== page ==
Edina, flighty, selfish and given to wearing frocks two sizes too small for her figure, runs a London public-relations firm and, now and then, a TV production company and clothing shop. Eddy has gone through two husbands; one is now a rabbi, the other's gay. It's a hard job raising a kid alone, and she botched it. Eddy's a baaaad mother to Saffron (Saffy, or Saff), played by Julia Swalha as a poignant, insufferably sensible young woman a grind at school, hiding behind thick glasses and inside bulky cardigans who's 180 degrees different from her trend-following mother.
Patsy, whom a tabloid headline once labeled a "fash-mag slag," is the show's own Ivana Tramp. She was the executive fashion director of, and is now a consultant for, a posh woman's magazine. "I decide what goes in the magazine," she brags. "Y' know, one snap of my fingers and I can raise hemlines so high that the world is your gynecologist." Model-slim, Patsy walks with the stooped, nocturnal posture of a hunchbacked vampire and ingests only alcohol, cigarette toxins and other drugs; other than one potato chip, she hasn't eaten since the early 70s. But it's what she spits out that makes her as naughty as she is haughty: corrosive disdain for all those around her, sometimes including her best friend Edina, and always focused on Saff. Pats has hated this sorry spawn even before its birth. "Abort abort abort! I said, 'Bring me ... a knitting needle!'"
"Ab Fab" had a short, brilliant life: a prototype sketch in 1990 on the "French and Saunders" show she did with Dawn French, then three six-episode seasons of "Ab Fab" ran on BBC in 1992, 93 and 94, and a one-off, called "The Last Shout," aired in 1996. After that, it vanished into rerun land. The brightest, nastiest comedy of the decade was imitated on American TV (in the series "High Society," with Jean Smart and Mary McDonnell in wan versions of Saunders and Lumley, and "Cybill," featuring a Patsyish character played by Christine Baranski). Roseanne Barr tried to get a U.S. version made with Carrie Fisher and Barbara Carrera in the lead roles, but the ABC censors couldn't accept the implicit approval of a degenerate life-style.
The tributes continued apace. "Sex in the City" has to have taken some inspiration from Eddy, Pats and their gal-pals. Two muppets styled after Patsy and Edina showed up on "Sesame Street," enriching pre-schoolers' vocabularies with the words "sweetie" and "darling." And this August saw a feature-length French version, Gabriel Aghion's "Abolument Fabuleux," with Josiane Balasko as Eddie Mousson and Natalie Baye as Patricia; Saunders bestowed her blessing by making a cameo appearance. But Abfabulytes devotees of the one true show had to make do with memorizing the 19 old episodes by watching them on videotape or DVDs.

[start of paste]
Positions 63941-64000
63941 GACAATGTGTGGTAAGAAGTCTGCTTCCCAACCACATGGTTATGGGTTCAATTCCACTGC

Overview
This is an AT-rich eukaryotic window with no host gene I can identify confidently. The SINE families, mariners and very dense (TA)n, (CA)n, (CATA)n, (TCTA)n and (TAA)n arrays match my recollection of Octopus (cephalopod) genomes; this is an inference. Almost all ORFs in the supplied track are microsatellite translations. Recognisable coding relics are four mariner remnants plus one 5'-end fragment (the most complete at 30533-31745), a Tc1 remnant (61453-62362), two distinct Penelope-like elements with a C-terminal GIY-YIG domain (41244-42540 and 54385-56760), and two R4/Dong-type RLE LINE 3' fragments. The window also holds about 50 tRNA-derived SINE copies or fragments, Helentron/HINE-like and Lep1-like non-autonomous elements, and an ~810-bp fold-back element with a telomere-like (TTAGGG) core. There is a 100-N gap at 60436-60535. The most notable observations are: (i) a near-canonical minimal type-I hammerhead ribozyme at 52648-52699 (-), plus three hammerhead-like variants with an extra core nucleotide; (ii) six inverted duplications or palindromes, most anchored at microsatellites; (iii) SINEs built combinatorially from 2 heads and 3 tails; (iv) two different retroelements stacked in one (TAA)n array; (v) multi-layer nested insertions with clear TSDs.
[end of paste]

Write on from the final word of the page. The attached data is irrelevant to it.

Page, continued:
So hail BBC and Comedy Central and mainly hail Saunders because six new episodes begin this Monday the 12th on CC and continue through December 17. Since each show lasts about 29 mins., and the network needs to get its glut of commercials in, it will air three shows (a new episode and two old ones) in a two-hour block each week. CC will excise a few "shit"s and one remark from the third episode. This one: As she takes lunch with Saffy at a posh Paris restaurant, Eddy notices a statue. "Look at that Buddha," she says. "Better not let the Taliban know it's here." We'll see this week if another line is cut. In episode one, Patsy offers Eddy a new de-wrinkle injection that Saff claims came from the biochemical labs in Iraq; Eddy shrugs, "If it's good enough for Saddam, it's good enough for us."
What's a show from the 90s doing in a column that celebrates venerable entertainment? Well, I love it; that's reason enough. But a better one is that Edina and Patsy are relics from another era: dinosaurs from the go-go 60s. That's the time the girls are stuck in, the one they measure all later, drabber decades against. They are dinosaurs who no longer rule the earth but are so blitzed to notice their own extinction.
The show cagily cites all manner of 60s artifacts and artists. The theme song is "This Wheel's On Fire" written in 1967 by Bob Dylan and The Band's Rick Danko. In "The Last Shout," as Eddy careers down the slope toward death, the last thing she hears is a 60s-style pop band sing "Good Morning Starshine" (from "Hair"). In a episode that flashes back to their high school years, Patsy tells Eddy, "You look like Kathy McGowan" (a presenter on the pop music show "Ready, Steady, Go!") and Eddy replies, "You look like Marianne Faithfull" (Mick Jagger's one-time girl friend).
Faithfull who had a 1965 hit with the Jagger-Richard "As Tears Go By," fell into heroin addiction, put on a few stone, dropped her voice an octave and reemerged as a Dietrichy chanteuse (all in all, an exemplary pop-icon career) appears twice in "Ab Fab": once as God, in "The Last Shout," and in the new season as an angel fighting over Eddy's soul with the Devil, played by a horned Anita Pallenberg (who endured her own drug problems and, not to be outdone by Faithfull, had affairs with three of the Rolling Stones). Patsy herself used to date Keith Moon, late of The Who. Well, not date, exactly: "I woke up underneath him in a hotel bedroom once." But no wonder Eddy and Pats are nostalgic for the 60s; it was such an amusingly self-destructive period. As Patsy asks scornfully, "Who dies in their own vomit today?" Eddy shouts, "Nobody!"